If we target the rear delts without 1st addressing the shoulder blades as suggested in the article then they will continue to dominate the kinetic chain and your shoulder’s will continue to look like Mr. Burns.
However if we get the shoulder blades to perform correctly 1st then the shoulders will basically just “follow along” and end up in the correct place.
A problem that I encounter often when I try to teach a new client the “T” befoe they learn the “A” is that their “upper trap is turned on”.
In short; when the elbows are raised to the “T” position new clients tend to hunch up their shoulders instead of actually retracting them.
Again it goes back to experience vs. education.
While techincally choosing this exercise to target the rear delt muscles is a good choice – in the real world folks are such “motor morons” that they simply CAN NOT squeeze the appropriate muscle.
No matter how hard they try….
You simply don’t know what you don’t know.
Their body doesn’t know what “correct” feels like so they butcher the exercise while never being the wiser.
In this case their body literally just doesn’t know how to retract and depress the correct muscle. By changing the angle of the arm we put the body at angles and leverages that make it much, much easier to get the exercise “right”.
The client isn’t asked to do something that they can’t do yet.
Kinda like trying to learn how to multiply when you don’t know how to add. It’s going to be a lot tougher.
Total body tension needs to be considered as well.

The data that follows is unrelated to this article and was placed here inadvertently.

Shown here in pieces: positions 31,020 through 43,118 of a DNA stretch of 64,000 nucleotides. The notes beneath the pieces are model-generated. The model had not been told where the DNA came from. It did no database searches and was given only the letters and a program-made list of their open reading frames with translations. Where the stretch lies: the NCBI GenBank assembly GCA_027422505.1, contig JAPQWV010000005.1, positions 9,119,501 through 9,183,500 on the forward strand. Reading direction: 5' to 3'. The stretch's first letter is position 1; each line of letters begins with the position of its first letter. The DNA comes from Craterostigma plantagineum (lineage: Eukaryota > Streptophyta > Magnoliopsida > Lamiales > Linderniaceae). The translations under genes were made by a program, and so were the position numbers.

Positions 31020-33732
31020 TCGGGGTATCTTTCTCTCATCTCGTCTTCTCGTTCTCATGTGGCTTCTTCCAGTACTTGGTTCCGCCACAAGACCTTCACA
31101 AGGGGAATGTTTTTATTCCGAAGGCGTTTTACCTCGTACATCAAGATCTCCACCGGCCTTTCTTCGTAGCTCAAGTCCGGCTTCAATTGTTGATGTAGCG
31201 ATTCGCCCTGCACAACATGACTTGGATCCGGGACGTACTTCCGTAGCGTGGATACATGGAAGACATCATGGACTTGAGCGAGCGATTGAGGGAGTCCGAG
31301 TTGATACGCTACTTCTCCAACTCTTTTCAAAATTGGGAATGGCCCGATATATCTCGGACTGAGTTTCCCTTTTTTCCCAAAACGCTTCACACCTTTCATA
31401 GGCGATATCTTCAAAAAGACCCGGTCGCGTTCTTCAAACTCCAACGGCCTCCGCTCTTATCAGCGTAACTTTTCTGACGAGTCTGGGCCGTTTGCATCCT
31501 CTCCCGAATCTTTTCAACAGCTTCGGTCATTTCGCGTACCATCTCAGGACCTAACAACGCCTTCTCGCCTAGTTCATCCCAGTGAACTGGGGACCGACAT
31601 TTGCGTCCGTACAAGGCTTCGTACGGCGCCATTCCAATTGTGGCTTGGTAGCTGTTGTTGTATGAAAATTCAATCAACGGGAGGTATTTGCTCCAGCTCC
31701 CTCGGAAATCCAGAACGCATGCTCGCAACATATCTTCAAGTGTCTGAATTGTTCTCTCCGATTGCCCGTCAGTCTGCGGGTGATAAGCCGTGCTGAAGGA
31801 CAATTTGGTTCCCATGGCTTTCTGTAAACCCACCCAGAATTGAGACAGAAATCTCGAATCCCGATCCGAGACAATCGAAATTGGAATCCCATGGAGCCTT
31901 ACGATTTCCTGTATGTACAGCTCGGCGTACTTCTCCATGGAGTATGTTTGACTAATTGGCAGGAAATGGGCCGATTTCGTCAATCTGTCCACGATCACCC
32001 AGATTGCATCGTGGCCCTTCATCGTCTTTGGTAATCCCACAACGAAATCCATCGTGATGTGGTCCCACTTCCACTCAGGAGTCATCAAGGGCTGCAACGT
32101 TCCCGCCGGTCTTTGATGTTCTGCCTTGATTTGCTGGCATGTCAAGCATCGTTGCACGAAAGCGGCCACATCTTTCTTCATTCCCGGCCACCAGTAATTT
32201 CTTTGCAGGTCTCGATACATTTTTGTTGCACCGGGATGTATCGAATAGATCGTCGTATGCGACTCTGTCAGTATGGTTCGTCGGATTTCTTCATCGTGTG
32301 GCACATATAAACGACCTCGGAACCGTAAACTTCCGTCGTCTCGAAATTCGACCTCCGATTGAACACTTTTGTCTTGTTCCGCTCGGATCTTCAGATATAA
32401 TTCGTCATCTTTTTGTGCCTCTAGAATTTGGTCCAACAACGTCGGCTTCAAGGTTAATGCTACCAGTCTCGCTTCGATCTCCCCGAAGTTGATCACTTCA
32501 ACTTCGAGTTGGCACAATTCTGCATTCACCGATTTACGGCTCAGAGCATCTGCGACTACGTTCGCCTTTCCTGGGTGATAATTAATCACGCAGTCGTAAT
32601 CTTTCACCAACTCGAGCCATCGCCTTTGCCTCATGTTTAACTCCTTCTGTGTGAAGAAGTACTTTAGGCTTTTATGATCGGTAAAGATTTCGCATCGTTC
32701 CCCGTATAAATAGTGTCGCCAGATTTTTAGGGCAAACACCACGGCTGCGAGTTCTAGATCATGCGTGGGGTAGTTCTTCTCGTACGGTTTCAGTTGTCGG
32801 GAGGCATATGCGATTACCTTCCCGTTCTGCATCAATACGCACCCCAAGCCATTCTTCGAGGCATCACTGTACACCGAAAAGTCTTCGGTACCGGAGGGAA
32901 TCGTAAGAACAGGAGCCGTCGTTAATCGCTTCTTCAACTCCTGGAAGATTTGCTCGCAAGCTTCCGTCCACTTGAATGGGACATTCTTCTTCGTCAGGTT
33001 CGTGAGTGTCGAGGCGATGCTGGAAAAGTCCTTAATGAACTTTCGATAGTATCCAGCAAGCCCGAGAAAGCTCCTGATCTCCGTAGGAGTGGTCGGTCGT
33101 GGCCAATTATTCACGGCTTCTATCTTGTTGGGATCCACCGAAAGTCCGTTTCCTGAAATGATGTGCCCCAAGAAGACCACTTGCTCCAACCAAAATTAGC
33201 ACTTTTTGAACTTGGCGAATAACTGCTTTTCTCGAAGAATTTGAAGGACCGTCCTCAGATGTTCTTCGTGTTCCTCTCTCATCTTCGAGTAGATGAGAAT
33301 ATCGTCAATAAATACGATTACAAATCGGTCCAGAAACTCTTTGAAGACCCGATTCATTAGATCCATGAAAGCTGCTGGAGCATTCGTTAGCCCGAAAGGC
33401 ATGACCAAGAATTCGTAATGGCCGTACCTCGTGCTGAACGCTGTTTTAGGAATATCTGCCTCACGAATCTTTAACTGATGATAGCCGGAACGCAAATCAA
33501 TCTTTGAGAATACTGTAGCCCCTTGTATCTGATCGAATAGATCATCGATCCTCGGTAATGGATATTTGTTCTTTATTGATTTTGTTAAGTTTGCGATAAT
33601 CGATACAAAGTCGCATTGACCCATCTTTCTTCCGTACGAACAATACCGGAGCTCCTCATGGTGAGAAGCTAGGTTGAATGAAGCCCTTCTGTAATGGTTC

The tighter the body the less energy leak we will have.
Imagine for a second your car is pinning a loved one beneath it and you need to lift if off the ground in order to save their life. It is the only way.
You would instinctively take a deep breath and tense up as much as possible in an sub-concsious effort to use every motor neuron and muscle fiber available in your body.
The tighter the body and the more tension you can create; the stronger you are going to be. It prevents energy from being leaked.
Same thing even on a simple exercise like this.
By making a fist and squeezing it hard (or even better squeezing a tennis ball in each hand) you will create more tension throughout your body.
This will lead to greater motor neuron recruitment and activation and thus to stronger muscles that are capable of fighting off gravity 24/7 – placing your shoulders in an ideal position.
So in short by switching our hand placement from a “High five” position to an “A” position and making a fist we effectively:
A) Make the exercise more user friendly/idiot proof if you will. Leverage and anatomy is on our side
B) Recruit larger muscles that will dominate the synergistic relationship of the shoulder complex and lead to a favorable result in much less time
C) Create maximum tension throughout the body resulting in greater motor neuron recruitment and thus a quicker result
For the visual learners out there:
Here is the exercise that was suggested:
[video_player type=”youtube” width=”300″ height=”169″ align=”center” margin_top=”0″ margin_bottom=”20″]aHR0cHM6Ly93d3cueW91dHViZS5jb20vd2F0Y2g/dj1Pa0c3VXpqX2QzOA==[/video_player]
Do note that I did not shoot the video specifically for this article so I was making a fist and had slightly different elbow positioning. However, the take home point is the drastic differences in the chose range of motion
This is the simple change in hand positions that will greatly increase the effectiveness of fixing rounded shoulders in the deconditioned:
[video_player type=”youtube” width=”560″ height=”315″ align=”center” margin_top=”0″ margin_bottom=”20″]IGh0dHBzOi8vd3d3LnlvdXR1YmUuY29tL3dhdGNoP3Y9T1pKM1FLQXlBcFE=[/video_player]
Drastically more so.
The devil is in the details.
So go grab some tennis balls and start working on those shoulder blades Mr. Burns.
Next up we will address that forward head of yours.